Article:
Filled with Cherokee folklore and tradition, The Removed is a sad, tragic, and gorgeous book. At first, I did not know what to think of it because I really was not connecting with the characters and the story. This started like so many other books about a tragedy happening to a family and we get to see the grief that never goes away. When Wyatt, a boy that Maria and Ernest are giving a temporary foster home for a few days while waiting for a family court hearing, things start to change and come clear. The book is about grief but it is also about the afterlife, spirits guiding you through life based on Cherokee myths, some true and some imagined. The whole novel becomes a spiritual journey for all of the characters. A few of the things start to make more sense. Wyatt’s positive connection to everyone is because he is more that what he seems. Edgar living with a “friend” Jackson in a place that is gray and desolate, a town filled with people who were drug addicts until they got here, might be a town in which everyone has overdosed. In some parts the vagueness lets us draw our own conclusions, but we are strongly guided by the narrative, and by Tsala, the final character in this family, the guide who died during the Trail of Tears but is still trying to help his people. 

The novel becomes more interesting and gorgeous as it goes. I love the ideas that The Removed brings, and there are some parts that are gripping and heartbreaking. There are other parts that really don’t do as well. The Sonja story kind of peters out toward the end, and I think her story is the weakest and the least tied into the rest of the things the family is going through. Overall, I like the family, I like the story, I like the Cherokee myths. I like the blurring between life and the afterlife, present and past, because there are not many differences between the two.

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Review: Deep Dive by Ron Walters

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Pre-order here: Angry Robot, Amazon


When your reality shatters, what will you do to put it back together again?

Still reeling from the failure of his last project, videogame developer Peter Banuk is working hard to ensure his next game doesn’t meet the same fate. He desperately needs a win, not only to save his struggling company, but to justify the time he’s spent away from his wife and daughters.

So when Peter’s tech-genius partner offers him the chance to beta-test a new state-of-the-art virtual reality headset, he jumps at it. But something goes wrong during the trial, and Peter wakes to find himself trapped in an eerily familiar world where his children no longer exist.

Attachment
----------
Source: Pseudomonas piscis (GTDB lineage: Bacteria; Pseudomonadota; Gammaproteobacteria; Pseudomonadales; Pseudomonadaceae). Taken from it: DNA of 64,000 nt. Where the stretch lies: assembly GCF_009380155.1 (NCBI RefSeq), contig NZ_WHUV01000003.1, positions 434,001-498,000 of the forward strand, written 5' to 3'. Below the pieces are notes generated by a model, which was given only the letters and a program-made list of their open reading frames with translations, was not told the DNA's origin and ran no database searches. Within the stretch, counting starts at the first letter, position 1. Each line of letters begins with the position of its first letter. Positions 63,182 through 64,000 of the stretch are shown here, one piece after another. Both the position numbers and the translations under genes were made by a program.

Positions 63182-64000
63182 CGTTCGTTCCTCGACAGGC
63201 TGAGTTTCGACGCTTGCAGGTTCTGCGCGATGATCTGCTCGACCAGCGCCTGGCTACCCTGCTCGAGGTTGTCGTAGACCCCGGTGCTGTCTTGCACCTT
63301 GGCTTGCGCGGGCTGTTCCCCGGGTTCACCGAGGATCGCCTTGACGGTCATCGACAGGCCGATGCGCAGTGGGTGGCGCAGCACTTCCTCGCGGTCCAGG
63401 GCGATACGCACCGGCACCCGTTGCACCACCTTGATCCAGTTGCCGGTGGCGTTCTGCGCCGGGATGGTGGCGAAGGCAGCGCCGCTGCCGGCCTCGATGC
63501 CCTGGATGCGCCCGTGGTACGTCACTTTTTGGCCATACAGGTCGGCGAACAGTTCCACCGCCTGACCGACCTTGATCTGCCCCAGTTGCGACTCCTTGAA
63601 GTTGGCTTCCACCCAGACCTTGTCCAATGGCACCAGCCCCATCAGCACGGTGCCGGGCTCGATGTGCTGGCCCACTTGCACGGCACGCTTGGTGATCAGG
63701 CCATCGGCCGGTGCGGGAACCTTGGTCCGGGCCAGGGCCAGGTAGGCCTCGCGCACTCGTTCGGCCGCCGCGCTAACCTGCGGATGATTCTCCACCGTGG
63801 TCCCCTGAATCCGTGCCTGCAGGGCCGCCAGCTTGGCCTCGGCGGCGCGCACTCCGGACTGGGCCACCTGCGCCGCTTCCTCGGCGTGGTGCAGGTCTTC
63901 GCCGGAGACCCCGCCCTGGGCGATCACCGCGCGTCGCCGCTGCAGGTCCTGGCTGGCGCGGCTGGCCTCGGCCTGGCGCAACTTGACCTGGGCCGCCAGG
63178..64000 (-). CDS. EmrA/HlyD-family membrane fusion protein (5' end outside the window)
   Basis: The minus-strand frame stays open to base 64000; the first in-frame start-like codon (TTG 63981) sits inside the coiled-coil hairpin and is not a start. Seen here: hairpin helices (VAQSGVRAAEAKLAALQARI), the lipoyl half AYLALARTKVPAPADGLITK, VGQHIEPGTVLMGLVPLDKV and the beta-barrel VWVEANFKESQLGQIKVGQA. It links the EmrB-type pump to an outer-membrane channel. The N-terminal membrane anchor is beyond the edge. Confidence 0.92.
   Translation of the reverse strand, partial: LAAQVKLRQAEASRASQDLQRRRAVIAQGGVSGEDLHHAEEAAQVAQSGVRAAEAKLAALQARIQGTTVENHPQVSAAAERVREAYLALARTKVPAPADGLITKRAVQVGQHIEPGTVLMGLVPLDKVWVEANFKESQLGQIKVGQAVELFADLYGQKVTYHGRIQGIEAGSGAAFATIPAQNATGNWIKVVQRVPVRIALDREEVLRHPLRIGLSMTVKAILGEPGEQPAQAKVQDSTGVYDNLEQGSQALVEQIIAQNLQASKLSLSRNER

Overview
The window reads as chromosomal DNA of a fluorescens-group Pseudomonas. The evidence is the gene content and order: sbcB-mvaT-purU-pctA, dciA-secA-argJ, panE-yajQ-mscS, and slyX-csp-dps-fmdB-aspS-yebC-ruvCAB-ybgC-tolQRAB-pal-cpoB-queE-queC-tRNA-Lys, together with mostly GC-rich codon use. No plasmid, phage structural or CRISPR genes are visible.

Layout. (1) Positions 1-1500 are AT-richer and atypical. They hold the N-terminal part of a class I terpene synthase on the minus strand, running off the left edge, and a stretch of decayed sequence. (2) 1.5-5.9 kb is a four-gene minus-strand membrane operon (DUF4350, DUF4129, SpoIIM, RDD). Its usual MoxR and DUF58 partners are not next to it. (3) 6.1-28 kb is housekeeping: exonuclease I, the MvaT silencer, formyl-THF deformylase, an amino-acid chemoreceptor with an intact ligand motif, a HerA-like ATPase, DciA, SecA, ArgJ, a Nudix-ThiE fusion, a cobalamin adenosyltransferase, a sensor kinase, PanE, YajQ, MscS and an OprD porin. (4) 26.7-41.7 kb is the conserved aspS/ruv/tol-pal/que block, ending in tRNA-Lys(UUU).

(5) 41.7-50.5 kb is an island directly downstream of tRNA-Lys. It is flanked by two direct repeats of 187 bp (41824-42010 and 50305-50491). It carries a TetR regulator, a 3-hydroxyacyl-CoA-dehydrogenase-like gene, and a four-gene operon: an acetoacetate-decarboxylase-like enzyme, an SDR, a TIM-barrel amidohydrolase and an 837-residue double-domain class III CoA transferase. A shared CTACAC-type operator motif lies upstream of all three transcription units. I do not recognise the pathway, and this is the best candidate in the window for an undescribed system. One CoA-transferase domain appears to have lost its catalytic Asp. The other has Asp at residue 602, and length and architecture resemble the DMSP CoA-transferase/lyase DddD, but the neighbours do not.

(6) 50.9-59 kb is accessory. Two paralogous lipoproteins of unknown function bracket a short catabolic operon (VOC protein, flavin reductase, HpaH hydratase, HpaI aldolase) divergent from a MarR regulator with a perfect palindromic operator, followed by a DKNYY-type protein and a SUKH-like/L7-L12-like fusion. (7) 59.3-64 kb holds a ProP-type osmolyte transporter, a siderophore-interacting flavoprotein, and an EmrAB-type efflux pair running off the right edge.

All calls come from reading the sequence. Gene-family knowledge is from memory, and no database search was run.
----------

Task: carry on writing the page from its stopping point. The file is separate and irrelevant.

As the lines between the real and virtual worlds begin to blur, Peter is forced to reckon with what truly matters to him. But can he escape his virtual prison before he loses his family forever?


My favorite way to go into some books is blind. I did not read much about the story except a quick skim of the synopsis, picking out keys words instead of an idea of the story. I did know that this would be good because Deep Dive is being published by Angry Robot and their quality of books has been elite.

 I started the first few pages of the novel and I was hooked. Peter Banuk is trying to save his video game development company from bankruptcy because their last project bombed. His balance between home and work life does not exist, and before he knows it, Peter is going to work on his daughter’s birthday to test an experimental virtual reality headset. The next thing he knows, Peter is waking up in the middle of the night in his truck to a life that does not look familiar at all. The rest of the novel is him trying to figure out what has happened and how he was going to return to his family, while many people are trying to stop him from talking, by any means necessary. While he tries to navigate his new reality, he is also trying to figure out how to get back home to his wife and children. This road is filled with danger, secrets, and things he just does not remember, and the peril that he faces keeps the novel moving at a incredibly high speed.

There are many underrated subgenres of horror, some of them not even considered horror at all. Many might not think of Deep Dive as a horror novel, but there is nothing more frightening than the predicament Peter Banuk finds himself in. Technological horror, waking up from an experiment in a life that is not familiar, without any knowledge of why or how you got there, is a very scary proposition to me. The more advanced technology gets, the more likely it is that one of the pieces will malfunction to disastrous results. Even though many people will not think of this first as a horror novel, this fits in with some of the greatest technological horror stories of all time. I think about The Fly with Jeff Goldblum, Videodrome, and Possessor as films that line up with this subgenre of horror. Needless to say, I get sucked into these stories quickly because they all feel like they could happen in the near near future.